JetBlue to temporarily reduce seat capacity in P.R. post-earthquakes
In the wake of the earthquakes that have rattled Puerto Rico since late December, JetBlue will be “temporarily reducing capacity” to protect its revenue base at least through the first quarter, COO Joanna Geraghty said during a call with analysts to discuss the carrier’s fourth quarter 2019 results.
“We remain committed to the island, but given the most recent booking trends, we are temporarily reducing capacity to protect RASM [revenue per available seat mile]. We would anticipate restoring this flying as demand recovers,” she said.
She explained that the company’s first quarter guidance calls for an increase in its RASM of between 0% to 3%, which includes “a headwind of approximately 0.5 point to our system RASM due to earthquakes in Puerto Rico.”
“Puerto Rico remains an important part of our network. It’s been a significant margin contributor and we see these pressures from time to time in Puerto Rico and the rest of the industry,” she said.
JetBlue is Puerto Rico’s largest airline, with routes out of the Luis Muñoz Marín International Airport, the Rafael Hernández Airport in Aguadilla and the Mercedita Airport in Ponce.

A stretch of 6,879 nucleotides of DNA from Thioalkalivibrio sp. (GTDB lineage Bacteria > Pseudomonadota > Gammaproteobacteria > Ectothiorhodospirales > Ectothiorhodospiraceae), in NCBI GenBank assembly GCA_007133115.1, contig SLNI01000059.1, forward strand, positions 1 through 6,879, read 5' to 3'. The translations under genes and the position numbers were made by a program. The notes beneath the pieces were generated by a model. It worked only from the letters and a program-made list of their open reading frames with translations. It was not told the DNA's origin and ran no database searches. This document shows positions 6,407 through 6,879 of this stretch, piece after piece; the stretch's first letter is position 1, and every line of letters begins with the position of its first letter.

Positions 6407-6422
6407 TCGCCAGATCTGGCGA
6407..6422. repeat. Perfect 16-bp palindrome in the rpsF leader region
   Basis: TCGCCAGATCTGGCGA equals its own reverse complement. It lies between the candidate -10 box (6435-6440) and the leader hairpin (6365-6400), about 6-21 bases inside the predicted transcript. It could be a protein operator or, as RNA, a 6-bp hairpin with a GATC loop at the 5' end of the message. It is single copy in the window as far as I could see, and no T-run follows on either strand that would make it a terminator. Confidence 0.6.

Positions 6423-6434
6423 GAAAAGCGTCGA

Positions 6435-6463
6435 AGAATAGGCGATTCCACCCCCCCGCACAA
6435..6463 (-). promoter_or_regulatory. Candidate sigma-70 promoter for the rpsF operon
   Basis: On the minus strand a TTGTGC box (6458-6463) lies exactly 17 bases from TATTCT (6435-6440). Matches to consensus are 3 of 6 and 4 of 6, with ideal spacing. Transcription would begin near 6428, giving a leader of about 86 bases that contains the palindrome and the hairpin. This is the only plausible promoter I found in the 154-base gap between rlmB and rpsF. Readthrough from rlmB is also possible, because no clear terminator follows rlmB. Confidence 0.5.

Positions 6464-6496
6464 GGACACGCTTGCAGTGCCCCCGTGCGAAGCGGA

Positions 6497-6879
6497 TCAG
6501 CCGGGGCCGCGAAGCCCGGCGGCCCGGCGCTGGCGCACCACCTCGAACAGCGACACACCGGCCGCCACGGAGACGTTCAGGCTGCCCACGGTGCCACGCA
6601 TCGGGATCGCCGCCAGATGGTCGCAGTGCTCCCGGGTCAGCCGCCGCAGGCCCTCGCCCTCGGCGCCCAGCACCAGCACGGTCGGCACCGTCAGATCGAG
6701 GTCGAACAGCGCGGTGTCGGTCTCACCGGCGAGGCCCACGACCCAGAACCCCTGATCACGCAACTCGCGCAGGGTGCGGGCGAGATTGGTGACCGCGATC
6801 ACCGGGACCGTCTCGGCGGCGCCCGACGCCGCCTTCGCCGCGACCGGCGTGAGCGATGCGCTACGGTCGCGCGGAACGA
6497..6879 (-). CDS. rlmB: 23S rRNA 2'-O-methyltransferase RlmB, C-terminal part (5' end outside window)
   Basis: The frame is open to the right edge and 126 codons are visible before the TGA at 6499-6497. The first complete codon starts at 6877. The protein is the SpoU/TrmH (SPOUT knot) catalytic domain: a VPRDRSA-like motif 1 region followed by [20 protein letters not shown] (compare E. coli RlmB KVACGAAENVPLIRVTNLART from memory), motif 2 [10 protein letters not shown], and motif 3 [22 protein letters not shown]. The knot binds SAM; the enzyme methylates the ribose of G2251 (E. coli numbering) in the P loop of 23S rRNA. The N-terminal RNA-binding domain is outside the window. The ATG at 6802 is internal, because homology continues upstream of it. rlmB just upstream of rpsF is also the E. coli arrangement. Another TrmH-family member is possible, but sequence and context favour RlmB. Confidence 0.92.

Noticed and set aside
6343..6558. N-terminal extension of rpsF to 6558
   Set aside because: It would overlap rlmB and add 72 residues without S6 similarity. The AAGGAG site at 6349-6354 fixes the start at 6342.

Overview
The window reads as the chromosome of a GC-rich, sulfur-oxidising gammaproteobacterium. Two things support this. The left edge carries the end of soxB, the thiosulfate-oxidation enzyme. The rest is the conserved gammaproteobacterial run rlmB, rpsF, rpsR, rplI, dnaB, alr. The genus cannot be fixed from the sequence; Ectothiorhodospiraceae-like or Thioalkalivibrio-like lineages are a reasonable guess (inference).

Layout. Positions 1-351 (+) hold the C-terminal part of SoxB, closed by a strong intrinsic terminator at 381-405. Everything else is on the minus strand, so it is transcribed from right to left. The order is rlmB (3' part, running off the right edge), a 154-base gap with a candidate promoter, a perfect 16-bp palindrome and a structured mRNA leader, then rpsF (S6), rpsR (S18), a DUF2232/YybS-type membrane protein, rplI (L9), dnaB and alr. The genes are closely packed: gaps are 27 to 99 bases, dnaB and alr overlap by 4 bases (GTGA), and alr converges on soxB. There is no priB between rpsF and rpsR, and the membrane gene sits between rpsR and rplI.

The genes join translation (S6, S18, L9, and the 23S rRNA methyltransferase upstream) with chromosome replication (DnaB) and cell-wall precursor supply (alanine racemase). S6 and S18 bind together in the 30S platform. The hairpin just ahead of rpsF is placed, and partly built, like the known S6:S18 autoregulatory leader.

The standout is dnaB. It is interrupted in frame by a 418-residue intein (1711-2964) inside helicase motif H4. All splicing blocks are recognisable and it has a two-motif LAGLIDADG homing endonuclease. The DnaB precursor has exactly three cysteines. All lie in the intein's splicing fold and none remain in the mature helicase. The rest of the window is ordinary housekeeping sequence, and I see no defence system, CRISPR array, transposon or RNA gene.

“We do expect to make temporary capacity adjustments in the short term. It’s difficult to forecast the impact of Puerto Rico,” she told analysts.
During the call, JetBlue executives were not specific about the planned cutbacks to its flight schedule to the island, which is currently in the midst of its peak tourism season. There has also been a surge in demand for outbound flights from island residents looking to escape from the ongoing tremors.
“We’re doing our best to forecast what we think the impact is. And taking tactical adjustments to mitigate the demand environment as needed,” she added.
During the call, JetBlue CEO Robin Hayes also addressed the island’s current situation, saying the impact has been significant.
“Following a natural disaster, it is common to see a lingering demand impact even in nearby areas that were not damaged. History suggests that bookings were normalized, where we expect a random impact in the first quarter,” said Hayes.
“While events such as this one have masked some of the progress we have made in our building blocks, we’re confident in our plan to grow our revenues,” he said.
He also took the opportunity to thank its Puerto Rico crew and staff for “volunteering your time helping in the relief efforts. As we have done in the past, we are working closely with the authorities and community to support short-term needs and help in the recovery.”